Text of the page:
I was asked to put this piece on the programme for my upcoming concert in Kosovo at the Remusica Festival. The festival itself celebrates modern music and performing John Cage obviously makes sense in the 100th anniversary of his birth (and 20th of his passing away).
This work was written in 1948 when the composer was going through a difficult period in his life. The piece has a meditative character and he requests that there are no silences during the work with the notes sustained throughout.
I tried to learn this work without doing any research beforehand and tried to know John Cage on the day he sat down on the piano and started playing the piece, because I am sure that’s what he did: sat down on the piano and played it. The rest must have come later.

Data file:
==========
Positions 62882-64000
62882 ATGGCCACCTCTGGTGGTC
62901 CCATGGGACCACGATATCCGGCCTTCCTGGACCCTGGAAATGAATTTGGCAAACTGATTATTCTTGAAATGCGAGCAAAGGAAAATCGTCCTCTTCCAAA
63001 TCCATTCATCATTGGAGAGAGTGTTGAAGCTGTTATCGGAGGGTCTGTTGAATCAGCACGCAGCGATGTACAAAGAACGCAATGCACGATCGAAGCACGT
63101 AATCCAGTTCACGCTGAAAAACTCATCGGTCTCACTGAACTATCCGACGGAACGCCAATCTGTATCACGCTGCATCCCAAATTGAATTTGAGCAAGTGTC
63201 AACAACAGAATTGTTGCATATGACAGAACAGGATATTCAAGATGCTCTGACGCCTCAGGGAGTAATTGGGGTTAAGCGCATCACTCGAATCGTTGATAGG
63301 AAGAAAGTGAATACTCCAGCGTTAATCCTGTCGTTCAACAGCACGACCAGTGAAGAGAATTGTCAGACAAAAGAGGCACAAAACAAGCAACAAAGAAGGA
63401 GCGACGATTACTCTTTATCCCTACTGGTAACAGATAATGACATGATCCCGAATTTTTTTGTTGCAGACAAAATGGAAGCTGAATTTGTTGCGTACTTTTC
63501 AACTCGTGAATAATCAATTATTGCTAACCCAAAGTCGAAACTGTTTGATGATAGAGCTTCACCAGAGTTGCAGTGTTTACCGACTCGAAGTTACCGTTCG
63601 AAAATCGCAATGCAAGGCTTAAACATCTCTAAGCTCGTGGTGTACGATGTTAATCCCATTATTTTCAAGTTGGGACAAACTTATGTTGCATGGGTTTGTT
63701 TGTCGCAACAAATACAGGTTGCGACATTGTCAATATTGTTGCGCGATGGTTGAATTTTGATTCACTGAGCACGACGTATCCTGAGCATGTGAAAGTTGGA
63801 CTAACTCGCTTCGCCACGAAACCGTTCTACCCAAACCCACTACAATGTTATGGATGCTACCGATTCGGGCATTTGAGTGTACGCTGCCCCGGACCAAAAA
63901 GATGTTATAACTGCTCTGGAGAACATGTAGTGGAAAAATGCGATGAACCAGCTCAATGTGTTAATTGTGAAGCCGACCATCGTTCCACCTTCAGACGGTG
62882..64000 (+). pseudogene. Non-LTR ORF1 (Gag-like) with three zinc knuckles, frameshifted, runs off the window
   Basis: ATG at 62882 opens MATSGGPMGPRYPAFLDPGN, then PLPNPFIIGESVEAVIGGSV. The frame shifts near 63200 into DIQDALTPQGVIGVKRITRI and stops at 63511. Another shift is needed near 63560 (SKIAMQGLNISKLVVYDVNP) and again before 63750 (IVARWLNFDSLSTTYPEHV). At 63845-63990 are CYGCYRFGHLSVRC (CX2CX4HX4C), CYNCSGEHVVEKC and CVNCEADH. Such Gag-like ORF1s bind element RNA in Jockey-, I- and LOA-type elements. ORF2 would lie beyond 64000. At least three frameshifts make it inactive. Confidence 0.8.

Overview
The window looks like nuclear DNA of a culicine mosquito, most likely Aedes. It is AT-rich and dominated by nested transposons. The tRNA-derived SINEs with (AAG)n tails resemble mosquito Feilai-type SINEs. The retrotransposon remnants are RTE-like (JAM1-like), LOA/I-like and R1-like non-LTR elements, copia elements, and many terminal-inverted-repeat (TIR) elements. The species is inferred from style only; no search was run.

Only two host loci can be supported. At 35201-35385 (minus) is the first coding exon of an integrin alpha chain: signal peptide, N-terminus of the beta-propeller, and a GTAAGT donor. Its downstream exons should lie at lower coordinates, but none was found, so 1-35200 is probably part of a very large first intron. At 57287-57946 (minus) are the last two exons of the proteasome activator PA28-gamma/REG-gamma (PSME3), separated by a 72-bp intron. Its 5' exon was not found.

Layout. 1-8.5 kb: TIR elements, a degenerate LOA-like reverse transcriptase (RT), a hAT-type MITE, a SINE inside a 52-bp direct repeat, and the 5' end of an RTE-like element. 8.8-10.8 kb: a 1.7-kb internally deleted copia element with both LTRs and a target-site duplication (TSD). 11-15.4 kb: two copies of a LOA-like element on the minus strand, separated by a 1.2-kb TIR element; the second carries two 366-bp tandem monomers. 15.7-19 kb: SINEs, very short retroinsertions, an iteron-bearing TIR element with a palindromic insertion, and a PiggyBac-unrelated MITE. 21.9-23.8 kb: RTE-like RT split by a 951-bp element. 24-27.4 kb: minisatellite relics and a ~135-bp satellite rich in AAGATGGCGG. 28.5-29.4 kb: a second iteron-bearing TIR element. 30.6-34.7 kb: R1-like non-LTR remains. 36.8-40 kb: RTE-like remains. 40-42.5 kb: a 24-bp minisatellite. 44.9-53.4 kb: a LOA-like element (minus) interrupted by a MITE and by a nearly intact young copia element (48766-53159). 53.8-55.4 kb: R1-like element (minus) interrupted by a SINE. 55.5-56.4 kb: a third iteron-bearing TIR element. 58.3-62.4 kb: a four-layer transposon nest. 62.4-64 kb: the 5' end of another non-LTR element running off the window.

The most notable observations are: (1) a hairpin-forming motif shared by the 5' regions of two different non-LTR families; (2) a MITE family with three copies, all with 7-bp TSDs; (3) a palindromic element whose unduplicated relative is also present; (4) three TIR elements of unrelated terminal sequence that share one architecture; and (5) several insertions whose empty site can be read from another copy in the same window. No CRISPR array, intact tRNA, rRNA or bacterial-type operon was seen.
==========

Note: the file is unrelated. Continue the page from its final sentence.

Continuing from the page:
The work is exactly that, a dream. One that you dream on a peaceful night, or if you fall asleep on an early evening by the ocean and you wake up filled with melancholy.
I performed this piece for the first time last week at the Foundling Museum in London and will perform it twice more before playing it at the Remusica Festival on the 27th May. I programmed the piece for the middle of the recital and the many kids who came to the museum were calm by then so the atmosphere was just right for the calmness of this piece. Placing it in between loud Bartok and Liszt also helped!
Prior to performing this piece I wasn’t sure if it would work as a concert piece, could have imagined it would have worked better played to myself or to some friends after a dinner party, but it felt nice to sit still for the whole 8 minutes and just enjoy the sounds, the stillness, the melancholy.